Pourtant, la stabilité statique longitudinale positive d’un avion peut s’avérer utile car elle permet au pilote d’avoir un retour sensoriel (via la position du manche) sur la situation de son avion en terme de vitesse par rapport à son point d’équilibre (trim) à poussée constante.
En particulier, l’approche d’un décrochage sur un avion classique est toujours associée à un effort à cabrer de plus en plus prononcé.
Ce n’est pas le cas sur l’A330 en loi alternate.
Il en résulte notamment que dans cette loi de pilotage l’avion, mis dans une configuration où la poussée n’est pas suffisante pour maintenir la vitesse sur la trajectoire, finirait par décrocher sans action sur le manche.
Il apparaît que cette absence de stabilité statique positive a pu contribuer à l’absence d’identification par le PF de l’approche du décrochage.


Page 186 (English)
When there are no protections left, the aeroplane no longer possesses positive longitudinal static stability even on approach to stall.
This absence specifically results in the fact that it is not necessary to make or increase a nose-up input to compensate for a loss of speed while maintaining aeroplane altitude.
This behaviour, even if it may appear contrary to some provisions in the basic regulations, was judged to be acceptable by the certification authorities by taking into account special conditions and interpretation material.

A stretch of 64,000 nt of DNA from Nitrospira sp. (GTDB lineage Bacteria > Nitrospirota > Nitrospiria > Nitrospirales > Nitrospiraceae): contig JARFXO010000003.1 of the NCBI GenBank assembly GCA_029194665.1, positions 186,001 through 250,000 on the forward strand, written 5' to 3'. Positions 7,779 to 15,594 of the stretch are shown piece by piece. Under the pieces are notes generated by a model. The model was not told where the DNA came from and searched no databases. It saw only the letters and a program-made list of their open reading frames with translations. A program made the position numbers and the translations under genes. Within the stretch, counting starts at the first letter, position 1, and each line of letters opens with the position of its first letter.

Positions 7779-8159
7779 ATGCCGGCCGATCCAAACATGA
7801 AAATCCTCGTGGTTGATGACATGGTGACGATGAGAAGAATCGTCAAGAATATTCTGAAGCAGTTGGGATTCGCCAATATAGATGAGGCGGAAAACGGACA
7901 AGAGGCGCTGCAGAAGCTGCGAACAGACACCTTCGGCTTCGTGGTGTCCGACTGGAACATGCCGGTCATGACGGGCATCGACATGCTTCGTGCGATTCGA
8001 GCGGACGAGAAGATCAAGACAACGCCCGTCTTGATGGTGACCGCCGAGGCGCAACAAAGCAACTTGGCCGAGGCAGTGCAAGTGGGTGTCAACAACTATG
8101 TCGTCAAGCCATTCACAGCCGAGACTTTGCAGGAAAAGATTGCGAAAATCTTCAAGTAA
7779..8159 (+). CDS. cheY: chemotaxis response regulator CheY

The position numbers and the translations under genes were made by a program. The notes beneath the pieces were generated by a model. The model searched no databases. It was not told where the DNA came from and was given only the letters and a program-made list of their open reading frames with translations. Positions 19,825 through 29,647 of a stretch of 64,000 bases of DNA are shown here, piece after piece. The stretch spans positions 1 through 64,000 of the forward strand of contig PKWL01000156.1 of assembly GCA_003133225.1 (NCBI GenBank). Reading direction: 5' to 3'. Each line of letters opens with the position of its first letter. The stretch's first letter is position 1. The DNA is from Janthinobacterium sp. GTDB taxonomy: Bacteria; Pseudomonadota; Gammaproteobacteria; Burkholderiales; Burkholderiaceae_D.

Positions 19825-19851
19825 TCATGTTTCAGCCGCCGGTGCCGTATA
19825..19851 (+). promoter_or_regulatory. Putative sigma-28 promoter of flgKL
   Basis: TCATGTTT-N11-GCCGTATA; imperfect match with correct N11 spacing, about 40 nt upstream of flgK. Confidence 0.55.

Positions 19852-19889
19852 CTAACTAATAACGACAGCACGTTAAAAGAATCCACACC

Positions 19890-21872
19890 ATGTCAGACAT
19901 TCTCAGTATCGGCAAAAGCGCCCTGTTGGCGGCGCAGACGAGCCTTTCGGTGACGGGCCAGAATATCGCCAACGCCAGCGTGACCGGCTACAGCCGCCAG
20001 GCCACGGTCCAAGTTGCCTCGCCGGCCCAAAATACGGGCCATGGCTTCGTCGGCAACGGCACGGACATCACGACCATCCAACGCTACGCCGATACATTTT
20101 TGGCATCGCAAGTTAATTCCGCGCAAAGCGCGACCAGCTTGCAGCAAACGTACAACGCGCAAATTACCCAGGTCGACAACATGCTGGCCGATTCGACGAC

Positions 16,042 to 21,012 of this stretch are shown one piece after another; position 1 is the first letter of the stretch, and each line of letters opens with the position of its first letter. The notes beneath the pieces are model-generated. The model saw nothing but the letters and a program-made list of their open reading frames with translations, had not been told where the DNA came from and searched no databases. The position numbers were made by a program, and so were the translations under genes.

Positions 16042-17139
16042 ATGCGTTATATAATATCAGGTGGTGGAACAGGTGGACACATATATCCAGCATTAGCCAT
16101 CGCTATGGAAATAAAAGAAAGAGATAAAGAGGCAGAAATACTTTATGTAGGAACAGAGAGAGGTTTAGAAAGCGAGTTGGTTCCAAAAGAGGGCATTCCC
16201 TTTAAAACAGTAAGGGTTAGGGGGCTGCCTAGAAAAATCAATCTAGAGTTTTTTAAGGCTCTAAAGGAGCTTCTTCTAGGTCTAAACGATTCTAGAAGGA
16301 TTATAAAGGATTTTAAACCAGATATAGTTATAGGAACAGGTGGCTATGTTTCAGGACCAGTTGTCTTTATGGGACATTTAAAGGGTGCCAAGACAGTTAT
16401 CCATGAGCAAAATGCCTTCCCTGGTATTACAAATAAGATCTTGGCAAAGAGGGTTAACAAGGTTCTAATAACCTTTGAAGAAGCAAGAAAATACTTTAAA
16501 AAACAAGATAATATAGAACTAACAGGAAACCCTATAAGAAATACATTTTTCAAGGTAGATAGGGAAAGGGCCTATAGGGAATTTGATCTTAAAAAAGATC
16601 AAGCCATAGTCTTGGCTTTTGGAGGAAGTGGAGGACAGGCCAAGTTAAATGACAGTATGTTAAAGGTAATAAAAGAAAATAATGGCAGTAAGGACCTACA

Indeed, the presence of flight envelope protections makes neutral longitudinal static stability acceptable.
However, positive longitudinal static stability on an aeroplane can be useful since it allows the pilot to have a sensory return (via the position of the stick) on the situation of his aeroplane in terms of speed in relation to its point of equilibrium (trim) at constant thrust.
Specifically, the approach to stall on a classic aeroplane is always associated with a more or less pronounced nose-up input.
This is not the case on the A330 in alternate law.
The specific consequence is that in this control law the aeroplane, placed in a configuration where the thrust is not sufficient to maintain speed on the flight path, would end up by stalling without any inputs on the sidestick.
It appears that this absence of positive static stability could have contributed to the PF not identifying the approach to stall.
============================================================ ========================================
By A Special Contributor:
He's technically correct but that's why Airbus tells pilots, in nice big bold letters, that you have reduced protections in those modes.
I'm not sure why this is an AF447 comment...if the pilot had left the stick alone, neutral stability would have saved his butt.
It was pulling nose up that really got them in trouble, and would have on an airplane with positive or neutral stability.

Last edited by Winnerhofer; 16th Jan 2016 at 07:42.
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Old 25th Jan 2016, 09:52